- The Washington Times - Monday, June 29, 2009

ANALYSIS/OPINION:

Last week the Washington Redskins announced changes to the tailgating policies (“Changes coming to parking, tailgating at FedEx,” Sports, Tuesday). Redskins Chief Operating Officer Mitch Gershman cited the number of tailgaters who often occupy multiple parking spots, making the lots congested when later-arriving fans try to park in their designated spots.

I have been tailgating since first acquiring season tickets several years ago and have been responsible in doing so, occupying only one parking space and not spreading out so far as to impede the flow of traffic. The procedure is printed on each game’s parking pass, so I comply. However, it seems that not everyone follows the same thought process, which is what brought about these changes.

The new procedures will have the parking attendants sending those vehicles whose occupants want to tailgate using more than one parking space to the back of a parking lot while sending the others (those who aren’t tailgating or will tailgate within a single parking space) to the front part of the lot. Is this is a good idea on paper? Maybe. However, the execution of this plan likely will resemble the train wreck that was the second half of the Redskins’ 2008 season.

How will these lot attendants be able to distinguish multispace tailgaters from single-space tailgaters? Will the ticket office print on our parking passes the oath, “I promise to take only one parking space”? What plans are there to monitor and enforce in the event that some fans forget or are unaware of this new policy?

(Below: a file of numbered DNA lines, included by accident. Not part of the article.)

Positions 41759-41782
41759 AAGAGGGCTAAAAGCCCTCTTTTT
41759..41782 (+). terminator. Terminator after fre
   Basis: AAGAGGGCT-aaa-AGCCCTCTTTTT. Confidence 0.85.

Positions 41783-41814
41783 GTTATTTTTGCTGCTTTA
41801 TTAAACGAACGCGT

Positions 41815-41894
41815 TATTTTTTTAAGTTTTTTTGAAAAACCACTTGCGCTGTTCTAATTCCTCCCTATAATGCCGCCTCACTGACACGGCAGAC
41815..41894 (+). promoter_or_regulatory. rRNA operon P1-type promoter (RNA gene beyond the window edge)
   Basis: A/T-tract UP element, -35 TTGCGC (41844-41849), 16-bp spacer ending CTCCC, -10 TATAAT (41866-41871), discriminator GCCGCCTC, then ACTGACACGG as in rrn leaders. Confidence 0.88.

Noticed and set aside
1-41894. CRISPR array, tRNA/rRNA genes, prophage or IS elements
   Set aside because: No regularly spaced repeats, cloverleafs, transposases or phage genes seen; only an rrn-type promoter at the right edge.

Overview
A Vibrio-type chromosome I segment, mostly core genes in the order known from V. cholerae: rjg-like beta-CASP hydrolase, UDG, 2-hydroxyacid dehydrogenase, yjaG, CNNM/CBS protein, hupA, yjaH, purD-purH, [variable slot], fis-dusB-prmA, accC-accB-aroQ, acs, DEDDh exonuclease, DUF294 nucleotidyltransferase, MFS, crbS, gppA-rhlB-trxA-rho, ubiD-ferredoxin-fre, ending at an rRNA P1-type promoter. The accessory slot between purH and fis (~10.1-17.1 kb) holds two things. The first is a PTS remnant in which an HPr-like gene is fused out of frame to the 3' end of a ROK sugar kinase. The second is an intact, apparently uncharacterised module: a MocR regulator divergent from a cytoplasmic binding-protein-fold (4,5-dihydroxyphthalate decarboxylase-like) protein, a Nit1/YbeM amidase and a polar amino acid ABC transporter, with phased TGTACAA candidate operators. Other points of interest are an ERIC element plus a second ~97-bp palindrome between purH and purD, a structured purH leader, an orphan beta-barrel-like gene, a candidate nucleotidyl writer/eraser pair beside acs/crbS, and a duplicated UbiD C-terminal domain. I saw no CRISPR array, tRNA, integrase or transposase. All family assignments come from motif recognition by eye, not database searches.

Tailgating at FedEx Field is more than just cooking and relaxing. One gets a sense of community at a tailgate, where friendships are formed and kept through the years. The new policy, if implemented, would all but destroy tailgates: Family and friends split up across parking lots because they don’t line up to enter at the same time.

It always has been the practice of “first come, first served” for parking spaces, and we are dutifully there early each and every home game to get to those areas so we can tailgate responsibly. Our parking passes have stated clearly that we are to occupy only one parking space. Instead of directing people where to park, lot attendants should focus on monitoring and enforcing the existing single-space-occupancy rule when the lots open and direct those fans who don’t comply to move to the back of the lot.

BOB ASHLEY

Centreville

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